As a parent, you most likely schedule routine checkups at your child's pediatrician. While the different vaccinations and medications may be frightening to your child, you understand the importance of these doctor visits. If your child is one of the 30 to 40 million individuals with a fear of the dentist, you may be inclined to put off tending to their dental health. However, skipping the dentist due to your child's fear will affect their belief in dental care as an adult, as well. This can lead to problems with their bite, pain, and serious oral health issues. Using this guide, you can ease your child's fear of the dentist, ensuring they have a healthy mouth, teeth, and gums.
Discuss Your Child's Fears
Instilling the importance of dental care early on in your child's life will prevent a fear of the dentist, so it is best to bring your child to their first appointment as soon as their first tooth appears or before their first birthday.
However, if you have waited to introduce dentistry to your child, have a discussion a few weeks before an upcoming appointment. Depending on your child's age, you should be able to reason with them about their fear. Talk about the exam process in detail. Allow them to ask questions and give them honest answers, but avoid using words that will sound negative to a child, such as "drill" or "pain."
It is also helpful to schedule an initial consultation with your child's dentist. During this meeting, you child will be able to meet their dentist, hygienist, and other staff. In addition, your child will be able to see the examination room, dental chair, and various tools that will be used during their upcoming checkup.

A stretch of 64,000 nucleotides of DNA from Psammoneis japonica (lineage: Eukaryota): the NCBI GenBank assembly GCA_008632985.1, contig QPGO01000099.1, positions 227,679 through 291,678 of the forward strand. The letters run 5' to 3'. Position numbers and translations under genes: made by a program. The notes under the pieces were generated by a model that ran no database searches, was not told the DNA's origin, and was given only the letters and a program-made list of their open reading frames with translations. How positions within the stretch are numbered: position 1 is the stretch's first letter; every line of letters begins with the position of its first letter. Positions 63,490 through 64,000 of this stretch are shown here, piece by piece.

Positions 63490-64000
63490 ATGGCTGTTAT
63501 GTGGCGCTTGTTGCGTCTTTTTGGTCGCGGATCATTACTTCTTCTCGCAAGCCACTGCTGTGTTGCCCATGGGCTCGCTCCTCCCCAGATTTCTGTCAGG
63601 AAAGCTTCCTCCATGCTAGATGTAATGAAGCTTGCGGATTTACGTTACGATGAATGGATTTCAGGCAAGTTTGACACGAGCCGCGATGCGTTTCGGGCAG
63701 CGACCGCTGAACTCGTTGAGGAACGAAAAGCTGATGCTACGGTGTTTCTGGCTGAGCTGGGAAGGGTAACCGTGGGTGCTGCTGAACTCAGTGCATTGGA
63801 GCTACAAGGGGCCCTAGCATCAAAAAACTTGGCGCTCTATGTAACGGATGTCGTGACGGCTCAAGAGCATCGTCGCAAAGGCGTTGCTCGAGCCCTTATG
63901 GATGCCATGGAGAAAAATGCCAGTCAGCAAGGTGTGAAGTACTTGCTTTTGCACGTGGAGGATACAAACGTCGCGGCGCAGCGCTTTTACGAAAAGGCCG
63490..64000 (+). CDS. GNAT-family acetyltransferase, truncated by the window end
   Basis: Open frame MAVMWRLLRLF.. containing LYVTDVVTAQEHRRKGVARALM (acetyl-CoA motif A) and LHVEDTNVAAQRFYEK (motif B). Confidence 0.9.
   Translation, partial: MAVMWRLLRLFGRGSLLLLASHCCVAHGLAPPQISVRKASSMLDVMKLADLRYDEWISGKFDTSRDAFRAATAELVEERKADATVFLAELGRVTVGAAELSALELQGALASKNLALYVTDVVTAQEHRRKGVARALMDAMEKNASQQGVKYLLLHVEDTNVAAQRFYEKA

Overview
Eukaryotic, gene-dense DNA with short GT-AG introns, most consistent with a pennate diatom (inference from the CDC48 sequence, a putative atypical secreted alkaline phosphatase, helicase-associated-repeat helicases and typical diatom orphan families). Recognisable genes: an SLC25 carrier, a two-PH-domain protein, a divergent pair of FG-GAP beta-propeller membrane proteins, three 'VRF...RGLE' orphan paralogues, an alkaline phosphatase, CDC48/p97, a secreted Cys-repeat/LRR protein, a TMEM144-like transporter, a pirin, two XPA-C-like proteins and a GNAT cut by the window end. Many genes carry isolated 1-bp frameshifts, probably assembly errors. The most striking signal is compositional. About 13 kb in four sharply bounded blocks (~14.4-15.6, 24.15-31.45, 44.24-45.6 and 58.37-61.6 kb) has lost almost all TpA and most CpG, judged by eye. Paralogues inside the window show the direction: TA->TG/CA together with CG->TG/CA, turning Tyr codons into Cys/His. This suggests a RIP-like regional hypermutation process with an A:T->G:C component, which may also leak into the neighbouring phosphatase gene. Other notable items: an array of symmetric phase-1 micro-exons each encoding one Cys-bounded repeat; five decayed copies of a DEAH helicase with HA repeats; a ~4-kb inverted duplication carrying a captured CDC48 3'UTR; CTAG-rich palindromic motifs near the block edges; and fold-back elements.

Teach Your Child Relaxation Techniques
If your child's fear is still present the day of their appointment, consider teaching them a few relaxation techniques that they can use during the exam. Here are a few options to consider, but consult their dentist before using these techniques:
- Breathing Exercises – When your child becomes scared or feels stressed, allow them to perform a few breathing exercises. Fortunately, these simple exercises can be performed while they are in the examination chair. Have your child breathe in and hold their breath for 15 seconds before releasing. They should complete this exercise multiple times or as needed. Breathing exercises relax the central nervous system, decreasing fear and anxiety.
- Distraction Techniques – Many pediatric dentists offer televisions or tablets for children to use while they clean and examine their teeth. If your child's dentist does not offer these inside the examination room, ask if you can bring a tablet or other mobile device for your child to use.
Use Sensory Reduction Methods
Dental instruments for drilling, suctioning, and cleaning can be rather noisy, which produces fear in many children and adults. While these loud sounds are important for the operation of the tools, they can increase your child's fear and anxiety.
To reduce the noise so that your child can feel more comfortable during the exam, allow them to wear headphones over their ears. Headphones will reduce the noise while allowing the dentist and hygienist to perform necessary tasks. Wearing sunglasses can also help ease your child's fears. Although they do not block out noise, sunglasses can block the annoyingly bright lights above their chair.
For the treatment of severe discoloration or tooth decay, consider the use of air abrasion. Air abrasion sprays aluminum oxide powder onto the tooth, removing stains and heavy residue without any discomfort or loud noise.
Your child's fear of the dentist may be common, but it should not interfere with their oral health. Using these tips to reduce your child's fear, they will grow into adults with healthy, appealing smiles. For more information, consider contacting a professional like Kyle J Frisinger DMD.